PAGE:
United States District Court, D. New Mexico
Thor Kirk Penitentiary of New Mexico Santa Fe, New Mexico
Plaintiff pro se.
MEMORANDUM OPINION AND ORDER OF DISMISSAL
MATTER comes before the Court, pursuant to rule 4 of
the Rules Governing Section 2254 Cases in the United States
District Court, on the Petitioner's Federal Habeas Corpus
Petition, filed August 22, 2017 (Doc.
1)(“Complaint”), which is docketed as a Petition
Under 28 U.S.C. § 2254 For A Writ Of Habeas Corpus. Also
before the Court is the Prisoner's Motion And Affidavit
For Leave To Proceed Pursuant 28 U.S.C. § 1915, filed
August 22, 2017 (Doc. 2)(“1915 Motion”).
Plaintiff James Thor Kirk was incarcerated at the time of
filing and is proceeding pro se. For the following reasons,
the Court will construe Kirk's Federal Habeas Corpus
Petition liberally as a civil rights complaint under 42
U.S.C. § 1983, and then dismiss the Complaint under 28
U.S.C. § 1915A(b) for failure to state a claim on which
relief may be granted. Because Kirk has three or more strikes
under the Prison Litigation Reform Act, 42 U.S.C. §
1997e (“PLRA”), he may not proceed on this action
or in future actions in forma pauperis in the federal courts
unless he “is under imminent danger of serious physical
injury.” 28 U.S.C. § 1915(g).
August 22, 2017, Kirk filed the present Federal Habeas Corpus
petition, which seeks to reopen “case
D-202-CV-198600516 for the purpose of investigation of the
wrongful death of my father Edward Kevin Kirk.”
Complaint at 1. Kirk contends that he received $4, 000.00 in
compensation for his father's wrongful death and he
asserts that amount “to be injustice and inadequate
compensation.” Complaint at 1. Kirk seeks to reopen the
civil case, an investigation into his father's wrongful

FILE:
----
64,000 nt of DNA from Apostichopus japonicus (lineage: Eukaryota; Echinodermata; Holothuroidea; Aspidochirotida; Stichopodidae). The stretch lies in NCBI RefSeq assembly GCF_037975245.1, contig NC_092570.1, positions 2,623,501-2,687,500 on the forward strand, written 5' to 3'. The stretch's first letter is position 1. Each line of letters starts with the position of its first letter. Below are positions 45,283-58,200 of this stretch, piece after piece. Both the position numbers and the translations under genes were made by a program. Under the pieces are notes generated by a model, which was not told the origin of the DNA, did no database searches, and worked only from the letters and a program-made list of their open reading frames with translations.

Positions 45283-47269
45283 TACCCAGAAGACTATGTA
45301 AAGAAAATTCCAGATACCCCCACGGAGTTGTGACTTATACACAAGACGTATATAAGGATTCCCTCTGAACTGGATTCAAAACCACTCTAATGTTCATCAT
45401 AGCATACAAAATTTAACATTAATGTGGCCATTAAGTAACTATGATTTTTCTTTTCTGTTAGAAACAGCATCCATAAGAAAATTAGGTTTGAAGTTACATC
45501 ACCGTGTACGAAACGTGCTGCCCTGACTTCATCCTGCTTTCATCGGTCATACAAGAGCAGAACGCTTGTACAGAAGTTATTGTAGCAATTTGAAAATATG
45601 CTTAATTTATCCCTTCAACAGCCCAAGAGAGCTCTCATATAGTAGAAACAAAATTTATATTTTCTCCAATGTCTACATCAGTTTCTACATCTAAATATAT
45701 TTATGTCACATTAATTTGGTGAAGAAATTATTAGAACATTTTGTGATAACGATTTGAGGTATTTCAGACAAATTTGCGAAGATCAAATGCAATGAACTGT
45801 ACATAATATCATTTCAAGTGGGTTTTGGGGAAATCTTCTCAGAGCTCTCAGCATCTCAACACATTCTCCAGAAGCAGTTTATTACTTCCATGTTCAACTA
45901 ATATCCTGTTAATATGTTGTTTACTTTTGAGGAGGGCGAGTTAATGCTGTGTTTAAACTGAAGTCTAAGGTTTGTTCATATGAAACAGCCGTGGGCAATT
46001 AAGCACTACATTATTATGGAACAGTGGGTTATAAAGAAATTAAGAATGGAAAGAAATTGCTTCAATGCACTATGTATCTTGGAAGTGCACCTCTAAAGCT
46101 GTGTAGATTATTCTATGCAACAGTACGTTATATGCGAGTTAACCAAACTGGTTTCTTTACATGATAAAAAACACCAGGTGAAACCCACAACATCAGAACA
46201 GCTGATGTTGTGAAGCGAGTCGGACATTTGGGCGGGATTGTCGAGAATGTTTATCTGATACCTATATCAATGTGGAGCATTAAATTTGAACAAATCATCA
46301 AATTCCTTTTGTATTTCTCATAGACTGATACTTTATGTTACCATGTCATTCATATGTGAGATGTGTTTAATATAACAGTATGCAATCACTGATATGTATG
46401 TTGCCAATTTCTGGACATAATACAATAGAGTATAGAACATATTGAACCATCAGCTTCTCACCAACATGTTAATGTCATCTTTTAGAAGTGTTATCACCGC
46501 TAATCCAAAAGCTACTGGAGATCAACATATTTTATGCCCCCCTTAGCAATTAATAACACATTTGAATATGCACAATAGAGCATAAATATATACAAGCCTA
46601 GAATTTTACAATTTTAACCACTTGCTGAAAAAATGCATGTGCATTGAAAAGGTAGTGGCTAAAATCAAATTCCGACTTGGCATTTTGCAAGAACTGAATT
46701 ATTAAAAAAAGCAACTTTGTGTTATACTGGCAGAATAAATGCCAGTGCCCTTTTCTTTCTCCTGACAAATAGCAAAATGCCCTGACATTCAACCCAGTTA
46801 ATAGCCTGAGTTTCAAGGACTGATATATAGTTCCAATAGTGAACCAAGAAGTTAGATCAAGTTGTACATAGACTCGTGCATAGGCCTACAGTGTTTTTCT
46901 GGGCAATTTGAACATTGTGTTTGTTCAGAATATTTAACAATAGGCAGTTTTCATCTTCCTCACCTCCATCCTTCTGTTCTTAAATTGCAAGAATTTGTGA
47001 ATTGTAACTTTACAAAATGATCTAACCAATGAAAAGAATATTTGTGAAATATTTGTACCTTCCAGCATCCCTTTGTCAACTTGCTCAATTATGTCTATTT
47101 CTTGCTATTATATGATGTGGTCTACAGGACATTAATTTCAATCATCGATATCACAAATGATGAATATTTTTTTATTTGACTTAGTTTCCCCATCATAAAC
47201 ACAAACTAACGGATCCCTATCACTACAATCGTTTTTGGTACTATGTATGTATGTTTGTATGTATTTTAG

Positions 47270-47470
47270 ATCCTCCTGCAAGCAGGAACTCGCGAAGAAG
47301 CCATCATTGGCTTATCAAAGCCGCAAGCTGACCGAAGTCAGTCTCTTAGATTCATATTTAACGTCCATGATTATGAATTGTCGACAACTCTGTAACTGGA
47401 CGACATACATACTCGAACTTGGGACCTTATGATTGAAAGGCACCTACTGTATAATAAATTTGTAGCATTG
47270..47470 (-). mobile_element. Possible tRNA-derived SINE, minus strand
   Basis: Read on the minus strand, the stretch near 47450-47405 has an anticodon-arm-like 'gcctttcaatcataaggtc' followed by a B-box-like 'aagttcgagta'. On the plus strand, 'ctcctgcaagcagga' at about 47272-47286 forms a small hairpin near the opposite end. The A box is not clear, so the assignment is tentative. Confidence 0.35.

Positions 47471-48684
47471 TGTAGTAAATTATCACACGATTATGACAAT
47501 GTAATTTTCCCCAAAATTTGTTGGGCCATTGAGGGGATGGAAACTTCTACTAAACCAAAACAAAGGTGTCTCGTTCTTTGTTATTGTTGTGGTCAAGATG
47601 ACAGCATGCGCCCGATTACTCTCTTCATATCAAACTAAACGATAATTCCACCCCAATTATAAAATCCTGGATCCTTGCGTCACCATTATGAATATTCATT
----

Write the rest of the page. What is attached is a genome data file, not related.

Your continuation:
death, and “just financial compensation.”
Complaint at 2.
of the Rules Governing Section 2254 cases provides for the
dismissal of a habeas petition “[i]f it plainly appears
from the petition and any attached exhibits that the
petitioner is not entitled to relief in the district
court.” Additionally, the Court has the discretion to
dismiss sua sponte a civil action filed by a prisoner if it
appears that the action is frivolous, malicious, or fails to
state a claim on which relief may be granted. See 28
U.S.C. § 1915A(b). Dismissal of a pro se pleading
“is proper only where it is obvious that the plaintiff
cannot prevail on the facts he has alleged and it would be
futile to give him an opportunity to amend.” Kay v.
Bemis, 500 F.3d 1214, 1217 (10th Cir. 2007).
proceeding pro se and “[a] pro se litigant's
pleadings are to be construed liberally and held to a less
stringent standard than formal pleadings drafted by
lawyers.” Hall v. Bellmon, 935 F.2d 1106, 1110
(10th Cir. 1991). Therefore, “if the court can
reasonably read the pleadings to state a valid claim on which
the plaintiff could prevail, it should do so despite the
plaintiff's failure to cite proper legal authority, his
confusion of various legal theories, his poor syntax and
sentence construction, or his unfamiliarity with pleading
requirements.” Hall v. Bellmon, 935 F.2d at
1110. At the same time, however, it is not “the proper
function of the district court to assume the role of advocate
for the pro se litigant.” Hall v. Bellmon, 935
F.2d at 1110.
Kirk's initial pleading is titled Federal Habeas Corpus,
“characterization of the action and the claim for
relief by a pro se litigant is not dispositive on the
availability of relief in federal court.”
Roman-Nose v. New Mexico Dep't of Human Servs.,
967 F.2d 435, 437 (10th Cir. 1992). It is not the title of a
pro se pleading, but rather the relief which the pro se
litigant seeks, that determines an action's character.
See United States v. Nelson, 465 F.3d 1145, 1149
(10th Cir. 2006). In the present case, Kirk does not
challenge the judgment of conviction in his state criminal
case, or request immediate release or a speedier release from
confinement. See Preiser v. Rodriguez, 411 U.S. 475,